The carbon absorption following biological treatment is particularly effective in reducing

both the BOD and COD to low levels. A fluidized bed reactor is a combination of the
most common stirred tank packed bed, continuous flow reactors. It is very important to
chemical engineering because of its excellent heat and mass transfer characteristics. In
a fluidized bed reactor, the substrate is passed upward through the immobilized
enzyme bed at a high velocity to lift the particles. However the velocity must not be so
high that the enzymes are swept away from the reactor entirely. This causes low
mixing; these type of reactors are highly suitable for the exothermic reactions. It is
most often applied in immobilized enzyme catalysis
[edit]Filter beds (oxidizing beds)

Main article: Trickling filter

In older plants and plants receiving more variable loads, trickling filter beds are
used where the settled sewage liquor is spread onto the surface of a deep bed
made up of coke (carbonized coal), limestone chips or specially fabricated plastic
media. Such media must have high surface areas to support the biofilms that form.
The liquor is distributed through perforated rotating arms radiating from a central
pivot. The distributed liquor trickles through this bed and is collected in drains at
the base. These drains also provide a source of air which percolates up through the
bed, keeping it aerobic. Biological films of bacteria, protozoa and fungi form on the
media’s surfaces and eat or otherwise reduce the organic content. This biofilm is
grazed by insect larvae and worms which help maintain an optimal thickness.
Overloading of beds increases the thickness of the film leading to clogging of the
filter media and ponding on the surface.
[edit]Biological aerated filters

Biological Aerated (or Anoxic) Filter (BAF) or Biofilters combine filtration with
biological carbon reduction, nitrification or denitrification. BAF usually includes a
reactor filled with a filtermedia. The media is either in suspension or supported by
a gravel layer at the foot of the filter. The dual purpose of this media is to support
highly active biomass that is attached to it and to filter suspended solids. Carbon
reduction and ammonia conversion occurs in aerobic mode and sometime
achieved in a single reactor while nitrate conversion occurs in anoxic mode. BAF is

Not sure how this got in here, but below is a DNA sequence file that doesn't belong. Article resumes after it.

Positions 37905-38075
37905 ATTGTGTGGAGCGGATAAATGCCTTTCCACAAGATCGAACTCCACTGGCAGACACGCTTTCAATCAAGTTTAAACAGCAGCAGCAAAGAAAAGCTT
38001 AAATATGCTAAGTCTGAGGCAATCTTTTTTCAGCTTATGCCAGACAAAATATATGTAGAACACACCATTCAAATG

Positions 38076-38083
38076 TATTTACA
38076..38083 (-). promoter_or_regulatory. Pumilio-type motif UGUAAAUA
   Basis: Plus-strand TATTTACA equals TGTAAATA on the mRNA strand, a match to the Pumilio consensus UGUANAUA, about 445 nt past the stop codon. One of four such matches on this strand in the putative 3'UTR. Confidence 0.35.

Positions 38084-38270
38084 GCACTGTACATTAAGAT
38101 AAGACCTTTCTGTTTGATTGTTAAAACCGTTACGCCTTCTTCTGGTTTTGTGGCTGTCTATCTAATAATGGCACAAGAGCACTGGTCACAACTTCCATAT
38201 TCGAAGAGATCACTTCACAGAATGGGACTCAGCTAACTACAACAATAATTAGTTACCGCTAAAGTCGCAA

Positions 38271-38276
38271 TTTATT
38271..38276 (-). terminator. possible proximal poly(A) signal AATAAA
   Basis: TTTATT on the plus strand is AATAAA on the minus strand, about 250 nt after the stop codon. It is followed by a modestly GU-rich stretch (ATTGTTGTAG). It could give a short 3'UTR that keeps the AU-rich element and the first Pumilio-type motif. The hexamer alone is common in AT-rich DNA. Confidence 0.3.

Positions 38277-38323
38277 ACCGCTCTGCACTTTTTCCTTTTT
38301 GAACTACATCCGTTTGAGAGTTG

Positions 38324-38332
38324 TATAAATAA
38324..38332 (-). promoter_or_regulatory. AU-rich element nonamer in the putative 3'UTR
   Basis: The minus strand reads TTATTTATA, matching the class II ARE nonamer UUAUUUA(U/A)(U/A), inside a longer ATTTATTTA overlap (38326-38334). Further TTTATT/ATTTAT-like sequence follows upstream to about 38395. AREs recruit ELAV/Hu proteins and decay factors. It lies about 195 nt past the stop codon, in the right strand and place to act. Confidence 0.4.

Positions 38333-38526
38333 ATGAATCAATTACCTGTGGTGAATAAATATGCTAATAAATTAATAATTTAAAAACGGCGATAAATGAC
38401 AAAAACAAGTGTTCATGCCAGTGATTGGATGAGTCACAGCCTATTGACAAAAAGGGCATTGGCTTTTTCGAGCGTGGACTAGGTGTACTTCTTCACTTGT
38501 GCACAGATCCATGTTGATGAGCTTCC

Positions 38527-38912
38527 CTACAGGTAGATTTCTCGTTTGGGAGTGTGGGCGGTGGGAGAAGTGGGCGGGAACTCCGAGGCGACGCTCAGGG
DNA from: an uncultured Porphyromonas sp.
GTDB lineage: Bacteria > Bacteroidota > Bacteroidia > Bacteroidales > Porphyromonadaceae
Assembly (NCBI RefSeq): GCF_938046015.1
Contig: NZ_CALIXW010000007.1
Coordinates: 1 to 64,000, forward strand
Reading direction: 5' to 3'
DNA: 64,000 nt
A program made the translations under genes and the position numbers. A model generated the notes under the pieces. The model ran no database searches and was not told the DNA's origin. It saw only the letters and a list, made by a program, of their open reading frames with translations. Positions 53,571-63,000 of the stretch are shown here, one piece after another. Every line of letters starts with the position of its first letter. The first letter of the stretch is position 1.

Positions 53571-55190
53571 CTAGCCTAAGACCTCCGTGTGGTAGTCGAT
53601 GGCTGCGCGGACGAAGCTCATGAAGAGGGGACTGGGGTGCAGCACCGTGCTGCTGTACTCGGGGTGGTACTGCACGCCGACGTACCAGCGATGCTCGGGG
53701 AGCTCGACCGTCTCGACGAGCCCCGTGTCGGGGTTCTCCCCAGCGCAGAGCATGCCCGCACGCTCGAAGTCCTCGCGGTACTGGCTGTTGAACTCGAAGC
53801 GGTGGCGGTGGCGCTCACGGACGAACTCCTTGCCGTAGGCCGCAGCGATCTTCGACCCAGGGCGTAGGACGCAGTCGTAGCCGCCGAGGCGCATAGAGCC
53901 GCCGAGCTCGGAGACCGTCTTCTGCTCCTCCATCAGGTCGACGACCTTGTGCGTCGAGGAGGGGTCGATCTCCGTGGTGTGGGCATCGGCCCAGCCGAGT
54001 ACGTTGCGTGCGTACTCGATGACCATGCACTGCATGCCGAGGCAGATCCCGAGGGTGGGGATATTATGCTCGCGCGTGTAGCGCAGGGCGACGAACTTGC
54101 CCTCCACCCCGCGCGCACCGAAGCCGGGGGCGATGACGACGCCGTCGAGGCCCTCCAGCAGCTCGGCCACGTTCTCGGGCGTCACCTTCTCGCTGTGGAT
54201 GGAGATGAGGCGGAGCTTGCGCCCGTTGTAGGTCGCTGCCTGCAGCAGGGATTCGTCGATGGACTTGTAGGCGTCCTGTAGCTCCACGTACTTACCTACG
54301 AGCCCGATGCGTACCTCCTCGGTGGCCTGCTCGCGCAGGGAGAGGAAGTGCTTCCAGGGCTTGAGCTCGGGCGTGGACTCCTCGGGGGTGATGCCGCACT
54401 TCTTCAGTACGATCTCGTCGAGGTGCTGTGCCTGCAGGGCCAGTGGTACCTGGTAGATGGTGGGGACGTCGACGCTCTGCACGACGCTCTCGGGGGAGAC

operated either in upflow or downflow configuration depending on design specified
by manufacturer.

Secondary Sedimentation tank at a rural treatment plant

[edit]Membrane bioreactors

Membrane bioreactors (MBR) combines activated sludge treatment with a

membrane liquid-solid separation process. The membrane component uses low
pressure microfiltration or ultra filtration membranes and eliminates the need for
clarification and tertiary filtration. The membranes are typically immersed in the
aeration tank (however, some applications utilize a separate membrane tank). One
of the key benefits of a membrane bioreactor system is that it effectively
overcomes the limitations associated with poor settling of sludge in
conventional activated sludge (CAS) processes. The technology permits bioreactor
operation with considerably higher mixed liquor suspended solids (MLSS)
concentration than CAS systems, which are limited by sludge settling. The process
is typically operated at MLSS in the range of 8,000–12,000 mg/L, while CAS are
operated in the range of 2,000–3,000 mg/L. The elevated biomass concentration in
the membrane bioreactor process allows for very effective removal of both soluble
and particulate biodegradable materials at higher loading rates. Thus increased
Sludge Retention Times (SRTs)—usually exceeding 15 days—ensure complete
nitrification even in extremely cold weather.

The cost of building and operating a MBR is usually higher than conventional
wastewater treatment, however, as the technology has become increasingly
popular and has gained wider acceptance throughout the industry, the life-cycle
costs have been steadily decreasing. The small footprint of MBR systems, and the
high quality effluent produced, makes them particularly useful for water reuse
[edit]Secondary sedimentation

The final step in the secondary treatment stage is to settle out the biological floc or
filter material and produce sewage water containing very low levels of organic
material and suspended matter.
[edit]Rotating biological contactors

Main article: Rotating biological contactor

Schematic diagram of a typical rotating biological contactor (RBC). The treated

effluent clarifier/settler is not included in the diagram.

Rotating biological contactors (RBCs) are mechanical secondary treatment

systems, which are robust and capable of withstanding surges in organic load.
RBCs were first installed in Germany in 1960 and have since been developed
and refined into a reliable operating unit. The rotating disks support the
growth of bacteria and micro-organisms present in the sewage, which
breakdown and stabilise organic pollutants. To be successful, micro-organisms
need both oxygen to live and food to grow. Oxygen is obtained from the
atmosphere as the disks rotate. As the micro-organisms grow, they build up
on the media until they are sloughed off due to shear forces provided by the
rotating discs in the sewage. Effluent from the RBC is then passed through
final clarifiers where the micro-organisms in suspension settle as a sludge.
The sludge is withdrawn from the clarifier for further treatment.

A functionally similar biological filtering system has become popular as part of

home aquarium filtration and purification. The aquarium water is drawn up
out of the tank and then cascaded over a freely spinning corrugated fiber-
mesh wheel before passing through a media filter and back into the aquarium.
The spinning mesh wheel develops abiofilm coating of microorganisms that
feed on the suspended wastes in the aquarium water and are also exposed to
the atmosphere as the wheel rotates. This is especially good at removing